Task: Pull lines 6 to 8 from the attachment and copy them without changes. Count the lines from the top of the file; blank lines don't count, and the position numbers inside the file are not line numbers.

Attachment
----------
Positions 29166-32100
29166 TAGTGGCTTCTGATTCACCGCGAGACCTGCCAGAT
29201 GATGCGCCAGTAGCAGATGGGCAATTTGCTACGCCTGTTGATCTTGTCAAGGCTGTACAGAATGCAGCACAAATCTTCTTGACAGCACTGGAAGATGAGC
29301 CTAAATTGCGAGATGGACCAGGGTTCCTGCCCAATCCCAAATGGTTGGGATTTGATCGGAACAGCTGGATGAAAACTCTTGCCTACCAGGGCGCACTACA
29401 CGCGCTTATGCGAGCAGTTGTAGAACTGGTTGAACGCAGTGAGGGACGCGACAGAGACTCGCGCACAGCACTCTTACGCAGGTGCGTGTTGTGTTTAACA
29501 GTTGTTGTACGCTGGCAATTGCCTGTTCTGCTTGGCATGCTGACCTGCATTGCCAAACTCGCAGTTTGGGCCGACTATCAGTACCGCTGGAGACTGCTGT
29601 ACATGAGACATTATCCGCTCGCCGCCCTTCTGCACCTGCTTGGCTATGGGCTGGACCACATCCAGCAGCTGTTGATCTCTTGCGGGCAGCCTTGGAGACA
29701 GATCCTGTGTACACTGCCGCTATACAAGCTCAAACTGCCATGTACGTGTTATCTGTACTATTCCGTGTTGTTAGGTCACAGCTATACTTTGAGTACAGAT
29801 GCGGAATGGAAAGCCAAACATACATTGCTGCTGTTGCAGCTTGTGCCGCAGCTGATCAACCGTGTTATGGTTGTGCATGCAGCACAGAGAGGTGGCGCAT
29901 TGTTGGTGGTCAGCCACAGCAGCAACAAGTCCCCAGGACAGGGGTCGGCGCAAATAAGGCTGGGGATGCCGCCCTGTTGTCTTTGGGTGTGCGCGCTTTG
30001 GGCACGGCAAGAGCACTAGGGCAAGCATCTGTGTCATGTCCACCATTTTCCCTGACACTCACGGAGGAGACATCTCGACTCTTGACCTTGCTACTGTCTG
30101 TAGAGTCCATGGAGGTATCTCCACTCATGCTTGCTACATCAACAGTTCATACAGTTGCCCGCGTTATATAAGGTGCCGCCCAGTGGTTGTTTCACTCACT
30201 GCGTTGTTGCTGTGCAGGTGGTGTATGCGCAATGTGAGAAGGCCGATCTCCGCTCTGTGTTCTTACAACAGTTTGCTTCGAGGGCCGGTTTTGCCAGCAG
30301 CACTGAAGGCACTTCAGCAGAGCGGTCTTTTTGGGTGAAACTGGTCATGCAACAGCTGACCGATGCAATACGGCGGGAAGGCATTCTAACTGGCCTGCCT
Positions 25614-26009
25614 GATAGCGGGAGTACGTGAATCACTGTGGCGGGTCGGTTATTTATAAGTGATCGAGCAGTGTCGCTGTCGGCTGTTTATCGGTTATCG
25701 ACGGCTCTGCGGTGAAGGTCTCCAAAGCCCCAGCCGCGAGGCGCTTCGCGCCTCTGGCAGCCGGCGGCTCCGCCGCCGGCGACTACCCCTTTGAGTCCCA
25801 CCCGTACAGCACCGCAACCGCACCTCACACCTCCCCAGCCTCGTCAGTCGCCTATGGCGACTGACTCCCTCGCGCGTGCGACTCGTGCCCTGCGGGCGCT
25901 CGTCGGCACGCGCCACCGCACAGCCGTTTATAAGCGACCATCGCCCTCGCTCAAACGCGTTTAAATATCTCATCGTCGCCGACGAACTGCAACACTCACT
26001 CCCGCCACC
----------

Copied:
29501 GTTGTTGTACGCTGGCAATTGCCTGTTCTGCTTGGCATGCTGACCTGCATTGCCAAACTCGCAGTTTGGGCCGACTATCAGTACCGCTGGAGACTGCTGT
29601 ACATGAGACATTATCCGCTCGCCGCCCTTCTGCACCTGCTTGGCTATGGGCTGGACCACATCCAGCAGCTGTTGATCTCTTGCGGGCAGCCTTGGAGACA
29701 GATCCTGTGTACACTGCCGCTATACAAGCTCAAACTGCCATGTACGTGTTATCTGTACTATTCCGTGTTGTTAGGTCACAGCTATACTTTGAGTACAGAT